Share |

VYFS announces seed funding for two new programs, increased Sheep Dog Classic support

Vashon Youth and Family Services is pleased to announce they have received $40,000 in funding from three sources. Two of the grants will support initial development of two new areas of service.

Northwest Children’s Fund has donated $12,000 to fund a home visiting program for newborns on Vashon. A key part of the program will be the delivery of a “Baby Box” to every infant on Vashon. “We are excited to bring Baby Boxes to Island parents,” said Christine Wood, Manager of VYFS’ Family Education and Support Staff program. “Baby Boxes began in Scandinavia as a safe sleeping promotion. They provide a safe space for infants to sleep, and they offer us an opportunity to connect to new parents on a range of issues from sleep safety to nursing to building community.”
“Our vision is to establish a home visiting program, where a family advocate meets with every new family on the Island, provides them with the Baby Box, acts as a parenting resource for new moms and dads, and helps to connect them to other resources,” said Kathleen Barry Johnson, VYFS Executive Director. “The Northwest Children’s Fund support helps us begin planning, but we intend to find additional resources to create a strong and sustainable program for young families.”

“We are in the planning stages for this program, but we anticipate providing the first Baby Box before the end of 2017,” said Wood.

Statistics show an elevated percentage of Vashon parents have a high number of Adverse Childhood Experiences (ACEs). High ACEs can lead to a range of social, emotional and physical challenges throughout a person’s life. Without support, parents with high ACEs are at risk of perpetuating trauma in their children. The Baby Boxes will help families facing particular challenges, as well as every family with a newborn, connect to the resources and support they need to raise thriving, resilient children. “Certainly we want to reach families dealing with special challenges like poverty and trauma, but the home visiting program and Baby Boxes will be available and useful for every infant, and every new family,” said Wood.

The Baby Boxes provide a chance to collaborate with other Island groups. “The boxes come with a sleep-safe mattress pad and other material. We’d like to include Island-specific items to say ‘Welcome’ to our newest neighbors. Part of the planning process will be to reach out to Islanders to seek donations of items for the boxes,” said Wood.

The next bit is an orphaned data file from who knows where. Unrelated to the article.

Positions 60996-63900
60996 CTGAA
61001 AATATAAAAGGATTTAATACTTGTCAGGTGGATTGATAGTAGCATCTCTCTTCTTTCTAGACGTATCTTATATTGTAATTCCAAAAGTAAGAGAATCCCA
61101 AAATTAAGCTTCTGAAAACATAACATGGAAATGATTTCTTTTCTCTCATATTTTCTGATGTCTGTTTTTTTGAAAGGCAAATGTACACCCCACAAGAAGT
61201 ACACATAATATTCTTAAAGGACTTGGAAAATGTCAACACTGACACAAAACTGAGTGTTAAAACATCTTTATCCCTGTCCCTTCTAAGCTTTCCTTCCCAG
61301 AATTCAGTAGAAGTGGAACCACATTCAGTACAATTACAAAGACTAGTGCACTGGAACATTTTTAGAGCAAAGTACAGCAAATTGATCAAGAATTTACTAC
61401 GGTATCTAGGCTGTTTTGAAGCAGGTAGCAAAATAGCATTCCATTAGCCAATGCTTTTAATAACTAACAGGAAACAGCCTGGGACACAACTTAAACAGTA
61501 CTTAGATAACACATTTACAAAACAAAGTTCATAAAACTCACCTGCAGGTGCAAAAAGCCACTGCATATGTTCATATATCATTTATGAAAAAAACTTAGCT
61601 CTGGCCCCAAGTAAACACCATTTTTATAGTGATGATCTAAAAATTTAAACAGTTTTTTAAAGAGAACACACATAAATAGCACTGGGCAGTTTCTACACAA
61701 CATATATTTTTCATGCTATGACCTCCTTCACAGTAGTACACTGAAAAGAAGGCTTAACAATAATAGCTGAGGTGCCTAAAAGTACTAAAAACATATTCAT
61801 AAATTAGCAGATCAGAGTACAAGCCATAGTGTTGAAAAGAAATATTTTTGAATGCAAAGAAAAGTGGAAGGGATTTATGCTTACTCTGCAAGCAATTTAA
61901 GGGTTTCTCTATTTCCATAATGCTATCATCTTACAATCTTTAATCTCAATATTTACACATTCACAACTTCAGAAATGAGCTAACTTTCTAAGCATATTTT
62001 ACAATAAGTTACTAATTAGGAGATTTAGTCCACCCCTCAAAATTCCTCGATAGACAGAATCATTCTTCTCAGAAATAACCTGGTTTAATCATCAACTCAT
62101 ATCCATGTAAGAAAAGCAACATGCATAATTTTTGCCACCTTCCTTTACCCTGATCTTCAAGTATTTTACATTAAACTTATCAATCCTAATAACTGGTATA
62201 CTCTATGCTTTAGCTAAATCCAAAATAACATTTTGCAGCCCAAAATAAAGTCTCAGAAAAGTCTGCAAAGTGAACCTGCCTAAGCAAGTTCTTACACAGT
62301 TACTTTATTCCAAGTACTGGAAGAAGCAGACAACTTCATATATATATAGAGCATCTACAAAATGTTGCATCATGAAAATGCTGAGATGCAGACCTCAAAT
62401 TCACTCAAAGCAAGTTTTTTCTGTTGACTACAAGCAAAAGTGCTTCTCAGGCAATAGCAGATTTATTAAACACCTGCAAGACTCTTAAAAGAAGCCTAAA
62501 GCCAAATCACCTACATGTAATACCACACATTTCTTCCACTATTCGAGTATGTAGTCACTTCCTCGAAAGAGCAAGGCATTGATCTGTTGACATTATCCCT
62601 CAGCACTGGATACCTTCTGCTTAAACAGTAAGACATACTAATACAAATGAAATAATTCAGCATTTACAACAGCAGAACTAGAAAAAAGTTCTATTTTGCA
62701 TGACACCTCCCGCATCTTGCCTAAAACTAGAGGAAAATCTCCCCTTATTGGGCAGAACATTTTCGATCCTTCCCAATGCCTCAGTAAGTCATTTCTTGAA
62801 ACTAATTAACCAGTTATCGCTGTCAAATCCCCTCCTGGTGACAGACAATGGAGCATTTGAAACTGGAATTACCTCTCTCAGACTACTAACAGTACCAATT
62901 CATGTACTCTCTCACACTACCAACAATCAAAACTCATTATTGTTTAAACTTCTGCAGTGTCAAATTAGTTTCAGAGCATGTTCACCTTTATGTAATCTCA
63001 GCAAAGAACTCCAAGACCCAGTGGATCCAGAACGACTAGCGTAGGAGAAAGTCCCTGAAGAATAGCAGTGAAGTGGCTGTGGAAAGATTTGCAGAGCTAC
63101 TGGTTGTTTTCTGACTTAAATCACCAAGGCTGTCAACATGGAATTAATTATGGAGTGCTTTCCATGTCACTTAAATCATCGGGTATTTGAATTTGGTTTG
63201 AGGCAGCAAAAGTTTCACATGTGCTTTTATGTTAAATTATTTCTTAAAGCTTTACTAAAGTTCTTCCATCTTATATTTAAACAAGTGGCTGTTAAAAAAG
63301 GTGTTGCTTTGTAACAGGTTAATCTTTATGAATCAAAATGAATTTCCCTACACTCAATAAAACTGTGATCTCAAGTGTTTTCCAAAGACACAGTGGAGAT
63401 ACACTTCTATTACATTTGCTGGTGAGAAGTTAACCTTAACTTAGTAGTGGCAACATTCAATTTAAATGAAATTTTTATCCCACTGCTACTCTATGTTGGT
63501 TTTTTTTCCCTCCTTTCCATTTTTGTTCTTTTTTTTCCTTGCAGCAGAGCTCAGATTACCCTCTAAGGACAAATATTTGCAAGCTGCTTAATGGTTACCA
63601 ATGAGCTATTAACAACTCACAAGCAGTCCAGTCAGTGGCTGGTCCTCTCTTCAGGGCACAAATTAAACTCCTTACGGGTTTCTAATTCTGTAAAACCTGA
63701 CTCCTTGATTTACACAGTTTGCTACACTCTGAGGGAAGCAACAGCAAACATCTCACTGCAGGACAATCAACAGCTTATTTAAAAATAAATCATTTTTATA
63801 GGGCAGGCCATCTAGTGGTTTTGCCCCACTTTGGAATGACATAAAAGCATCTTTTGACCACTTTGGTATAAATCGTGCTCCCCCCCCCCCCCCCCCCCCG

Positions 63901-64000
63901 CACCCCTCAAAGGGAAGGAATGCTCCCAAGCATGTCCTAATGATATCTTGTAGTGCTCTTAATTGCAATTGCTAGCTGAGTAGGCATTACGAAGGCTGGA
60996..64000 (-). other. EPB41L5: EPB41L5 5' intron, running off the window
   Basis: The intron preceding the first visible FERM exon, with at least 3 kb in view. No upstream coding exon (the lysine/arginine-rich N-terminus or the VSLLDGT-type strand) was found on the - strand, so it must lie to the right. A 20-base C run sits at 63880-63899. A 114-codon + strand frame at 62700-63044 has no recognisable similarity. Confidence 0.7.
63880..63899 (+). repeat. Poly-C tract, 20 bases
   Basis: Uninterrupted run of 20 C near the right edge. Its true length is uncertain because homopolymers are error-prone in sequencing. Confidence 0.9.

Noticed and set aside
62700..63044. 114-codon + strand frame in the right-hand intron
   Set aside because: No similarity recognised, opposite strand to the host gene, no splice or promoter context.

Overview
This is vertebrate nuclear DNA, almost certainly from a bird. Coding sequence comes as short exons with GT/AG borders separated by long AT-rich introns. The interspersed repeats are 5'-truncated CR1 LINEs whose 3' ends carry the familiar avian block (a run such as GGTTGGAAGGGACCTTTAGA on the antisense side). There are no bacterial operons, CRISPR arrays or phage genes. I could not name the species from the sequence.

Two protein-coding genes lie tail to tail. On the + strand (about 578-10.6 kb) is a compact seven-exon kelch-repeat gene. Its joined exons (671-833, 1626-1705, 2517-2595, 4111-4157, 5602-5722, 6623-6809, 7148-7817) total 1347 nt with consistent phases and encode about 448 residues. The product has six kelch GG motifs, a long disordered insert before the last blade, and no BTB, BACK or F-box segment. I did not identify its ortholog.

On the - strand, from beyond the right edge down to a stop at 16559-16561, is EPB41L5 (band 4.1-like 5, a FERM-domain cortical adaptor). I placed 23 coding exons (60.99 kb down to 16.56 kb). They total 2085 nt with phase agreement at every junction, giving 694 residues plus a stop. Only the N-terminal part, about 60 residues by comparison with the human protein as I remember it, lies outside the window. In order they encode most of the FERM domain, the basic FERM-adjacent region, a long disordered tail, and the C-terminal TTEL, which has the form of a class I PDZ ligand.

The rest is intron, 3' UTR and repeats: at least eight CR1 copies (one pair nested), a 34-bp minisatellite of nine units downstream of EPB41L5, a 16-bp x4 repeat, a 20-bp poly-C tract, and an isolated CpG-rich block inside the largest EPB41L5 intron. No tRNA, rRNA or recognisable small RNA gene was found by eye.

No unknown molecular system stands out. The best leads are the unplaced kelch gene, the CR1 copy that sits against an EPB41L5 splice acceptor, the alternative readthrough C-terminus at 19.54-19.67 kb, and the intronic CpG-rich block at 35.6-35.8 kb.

The second grant for expanded services comes from the Norcliffe Foundation, which has pledged $20,000 over the next two years to support the expansion of Vashon Kids services for children in 4th, 5th and 6th grades. “We are serving 4th and 5th graders already,” explained Vashon Kids Director Dalinda Vivero, “but with this funding we will be able to expand our services, include 6th grade program alumni, and create Orca Kids, which engages these older students every day. We are calling it Orca Kids.”

“We know that after‐school programs provide positive experiences for school‐ aged children and youth and are also effective in helping kids achieve school success,” said Johnson. “We frequently hear from families how important Vashon Kids is to them, helping their children and in helping working families keep functioning. This funding helps us create programming specifically to keep the older kids engaged, so they are motivated and interested in the activities we offer.”

“Older kids who aren’t engaged may lobby their parents to be left home alone, which isn’t an ideal situation,” said Vivero. “Creating curriculum that makes them want to come to an after school program is a challenge we embrace. We are going to create a separate space and develop clubs that will keep their interest.”

Both the Northwest Children’s Fund and Norcliffe Foundation grants are investments in the development of new services. “Each grant allows us to build new services, to expand who we are reaching and improve how we deliver services,” said Johnson. “VYFS is committed to delivering the best services possible to meet Island needs, and it is gratifying when funders share this vision.”

VYFS also received an $8,000 grant from the Vashon Sheep Dog Classic, in recognition of the volunteer effort organized by the agency to help operate the 2017 event. The gift, which was larger than last year, will support Vashon Kids operations. “This was an amazing year, with a lot of volunteers and record attendance. We had an expanded role and were thankful for the chance to participate,” said Johnson. “I have to add my gratitude to Catherine Sullivan, who helps organize and train the volunteers, Laura Rollins, a VYFS staff member who pours hours of her time into the event, and of course every volunteer who made this possible.”